By OOI KEE BENG, Editorial for Penang Monthly, February 2014.
It’s always a bit disconcerting when a notion forms in your mind and you cannot find a good word for it. Memory going bad? Mental energy running out? Bad vocabulary? In many cases, it is one of the above – or more.
Also, when you are bilingual or multilingual, that kind of experience tends to happen quite a lot. Some notions come into easy expression in one language but not in another. I am sure you know how you sometimes switch languages right in the middle of a conversation – within a train of thought – in order to be able to express an idea or achieve a socio-lingual move. Sometimes, that switch takes you only half the way, and you are left confused, lost in a cul-de-sac created by your own mind.
That kind of experience is valuable because it tells you at least two things. First, while one can define thinking as the using of words, the activities of the mind are broader than that. There is the vital grey area where pre-lingual activities leap into lingual shape, into grammar, into retorts – into conversation. Where that leap takes place is where a notion seeks a word.
Second, having more than one language opens up intermediate areas where notions from one language force you to coin a word or a phrase in another language. Being bilingual, therefore, is more than being skilled in two languages. One plus one here definitely adds up to more than two.
But, of course, the grammar of a language, if we are not too pedantic in character, provides possibilities for new coinages of words and phrases to fit emerging notions. Playing with words is of course the basis for humour – and a lot of good poetry. Most of all, finding a good word for a good notion is a most satisfying thing.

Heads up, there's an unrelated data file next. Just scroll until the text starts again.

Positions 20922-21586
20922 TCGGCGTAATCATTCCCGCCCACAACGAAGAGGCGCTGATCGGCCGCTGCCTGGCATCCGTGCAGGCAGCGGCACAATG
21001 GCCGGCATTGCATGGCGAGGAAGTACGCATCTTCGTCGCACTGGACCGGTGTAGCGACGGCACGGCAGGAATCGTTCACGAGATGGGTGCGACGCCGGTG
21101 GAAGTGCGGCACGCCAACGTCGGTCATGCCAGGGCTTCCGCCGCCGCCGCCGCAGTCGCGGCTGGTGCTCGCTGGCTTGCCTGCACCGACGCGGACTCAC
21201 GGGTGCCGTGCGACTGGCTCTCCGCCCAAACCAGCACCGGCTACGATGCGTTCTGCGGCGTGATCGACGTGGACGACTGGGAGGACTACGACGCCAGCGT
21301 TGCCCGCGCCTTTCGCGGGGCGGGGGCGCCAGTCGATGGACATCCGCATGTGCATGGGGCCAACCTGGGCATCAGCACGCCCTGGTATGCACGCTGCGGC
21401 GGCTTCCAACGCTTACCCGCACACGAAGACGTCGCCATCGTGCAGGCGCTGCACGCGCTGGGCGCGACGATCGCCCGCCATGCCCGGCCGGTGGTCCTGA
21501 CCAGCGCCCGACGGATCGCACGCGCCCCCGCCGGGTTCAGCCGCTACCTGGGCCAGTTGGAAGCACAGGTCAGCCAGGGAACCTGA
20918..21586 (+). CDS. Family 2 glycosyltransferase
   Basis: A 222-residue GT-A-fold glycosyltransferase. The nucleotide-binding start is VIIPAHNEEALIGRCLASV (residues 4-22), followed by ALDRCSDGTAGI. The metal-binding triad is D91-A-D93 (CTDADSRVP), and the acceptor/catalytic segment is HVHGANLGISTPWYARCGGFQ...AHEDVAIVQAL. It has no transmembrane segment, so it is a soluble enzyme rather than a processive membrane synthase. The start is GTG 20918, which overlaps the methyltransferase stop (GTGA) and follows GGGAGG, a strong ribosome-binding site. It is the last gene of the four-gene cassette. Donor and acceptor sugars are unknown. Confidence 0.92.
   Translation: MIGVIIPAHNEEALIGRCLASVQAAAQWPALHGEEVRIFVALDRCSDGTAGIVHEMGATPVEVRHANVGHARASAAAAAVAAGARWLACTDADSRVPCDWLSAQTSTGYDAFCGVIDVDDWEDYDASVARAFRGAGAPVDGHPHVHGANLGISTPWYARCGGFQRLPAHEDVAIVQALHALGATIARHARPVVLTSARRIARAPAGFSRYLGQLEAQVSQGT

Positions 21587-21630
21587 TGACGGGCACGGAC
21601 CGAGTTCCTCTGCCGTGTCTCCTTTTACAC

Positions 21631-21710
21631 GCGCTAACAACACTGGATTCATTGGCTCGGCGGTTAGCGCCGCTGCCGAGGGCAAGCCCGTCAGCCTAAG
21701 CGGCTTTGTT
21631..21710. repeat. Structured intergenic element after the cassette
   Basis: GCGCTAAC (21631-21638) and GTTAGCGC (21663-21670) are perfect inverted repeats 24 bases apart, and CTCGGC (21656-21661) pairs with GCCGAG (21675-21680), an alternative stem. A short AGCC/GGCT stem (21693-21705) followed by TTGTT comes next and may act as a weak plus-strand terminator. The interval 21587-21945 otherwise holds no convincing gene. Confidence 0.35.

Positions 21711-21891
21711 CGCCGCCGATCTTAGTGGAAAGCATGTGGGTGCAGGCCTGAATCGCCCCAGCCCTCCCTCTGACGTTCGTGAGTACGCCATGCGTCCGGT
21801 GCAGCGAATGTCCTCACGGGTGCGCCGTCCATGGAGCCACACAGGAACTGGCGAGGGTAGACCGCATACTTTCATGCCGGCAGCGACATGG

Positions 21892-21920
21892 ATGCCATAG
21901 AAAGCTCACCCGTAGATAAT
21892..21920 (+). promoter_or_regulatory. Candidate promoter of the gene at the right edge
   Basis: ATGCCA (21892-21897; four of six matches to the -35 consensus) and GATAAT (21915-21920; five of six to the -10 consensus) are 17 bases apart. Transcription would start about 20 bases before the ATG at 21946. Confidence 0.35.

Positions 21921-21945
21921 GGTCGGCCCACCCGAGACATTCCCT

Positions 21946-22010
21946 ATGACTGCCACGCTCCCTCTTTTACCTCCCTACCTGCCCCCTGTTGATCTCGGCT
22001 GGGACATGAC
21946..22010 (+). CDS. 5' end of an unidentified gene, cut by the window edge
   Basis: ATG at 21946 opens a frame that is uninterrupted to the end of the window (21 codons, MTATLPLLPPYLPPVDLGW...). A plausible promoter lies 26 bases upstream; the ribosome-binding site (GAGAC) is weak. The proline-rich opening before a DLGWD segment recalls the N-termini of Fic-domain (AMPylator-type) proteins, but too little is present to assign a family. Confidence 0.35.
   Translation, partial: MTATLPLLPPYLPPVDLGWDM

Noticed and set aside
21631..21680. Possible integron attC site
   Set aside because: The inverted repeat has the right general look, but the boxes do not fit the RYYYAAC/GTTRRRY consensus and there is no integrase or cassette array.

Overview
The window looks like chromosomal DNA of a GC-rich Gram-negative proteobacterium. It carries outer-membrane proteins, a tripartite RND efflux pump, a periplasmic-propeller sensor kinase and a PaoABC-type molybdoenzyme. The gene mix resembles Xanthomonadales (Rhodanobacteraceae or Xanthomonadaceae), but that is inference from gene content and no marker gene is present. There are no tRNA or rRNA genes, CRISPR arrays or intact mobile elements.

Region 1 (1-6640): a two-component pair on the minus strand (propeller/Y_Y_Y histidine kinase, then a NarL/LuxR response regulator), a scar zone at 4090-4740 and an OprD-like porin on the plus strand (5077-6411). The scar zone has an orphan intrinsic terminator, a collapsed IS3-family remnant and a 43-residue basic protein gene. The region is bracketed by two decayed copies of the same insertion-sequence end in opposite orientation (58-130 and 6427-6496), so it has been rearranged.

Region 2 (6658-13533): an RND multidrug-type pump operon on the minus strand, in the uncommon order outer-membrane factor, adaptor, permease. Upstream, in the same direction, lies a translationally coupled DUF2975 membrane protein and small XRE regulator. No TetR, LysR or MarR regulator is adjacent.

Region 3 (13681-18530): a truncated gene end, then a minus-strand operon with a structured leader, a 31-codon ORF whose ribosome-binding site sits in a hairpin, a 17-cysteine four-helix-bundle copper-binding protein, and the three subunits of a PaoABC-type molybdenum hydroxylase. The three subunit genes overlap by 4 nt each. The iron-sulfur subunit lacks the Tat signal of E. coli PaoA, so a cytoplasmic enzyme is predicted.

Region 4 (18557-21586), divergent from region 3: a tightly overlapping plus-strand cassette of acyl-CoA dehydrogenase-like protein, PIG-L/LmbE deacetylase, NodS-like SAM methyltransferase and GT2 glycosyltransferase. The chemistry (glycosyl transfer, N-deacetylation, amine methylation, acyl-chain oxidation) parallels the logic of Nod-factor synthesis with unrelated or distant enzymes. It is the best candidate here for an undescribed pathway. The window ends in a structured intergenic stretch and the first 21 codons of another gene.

Just the other day, after interviewing Tan Twan Eng (see cover story) and while trying to think up a good heading to pronounce his ability to absorb transitory and seemingly trivial impressions that later are put to such excellent use in his books, I thought of the word “inspirable” to signify a steady psychic state of receptiveness.
It turns out that the word is actually in existence, and it does not generally mean what I want it to mean. Oftentimes, it means to be inspiring, to be inspired or to be inhaling. Bummer.
This led me to analyse the word “inspire” in its various forms – inspirational, inspiring, inspired, etc. What struck me was how we tend to think of inspiration as something extraordinary and external.
The state of being capable of being inspired on a perpetual basis by small and fleeting things – thus, to be “inspirable” – has no proper denotation! To be able to be inspired is an acquired capacity not easily attained.
Here, I recognise a serious hindrance to the creative process and to the ability to appreciate immediacy, to the propensity to be philosophic.
To be inspired should definitely not be understood as something happening to one, and only occasionally at that, and even as a godsend. The ability to be inspired should be what everyone ought to develop in himself or herself, for we are always surrounded by things and events that are potentially inspiring or inspirational. It is our own individual psyche that bears the blame for our being uninspired.
We should all come to realise The Importance of Being Inspirable.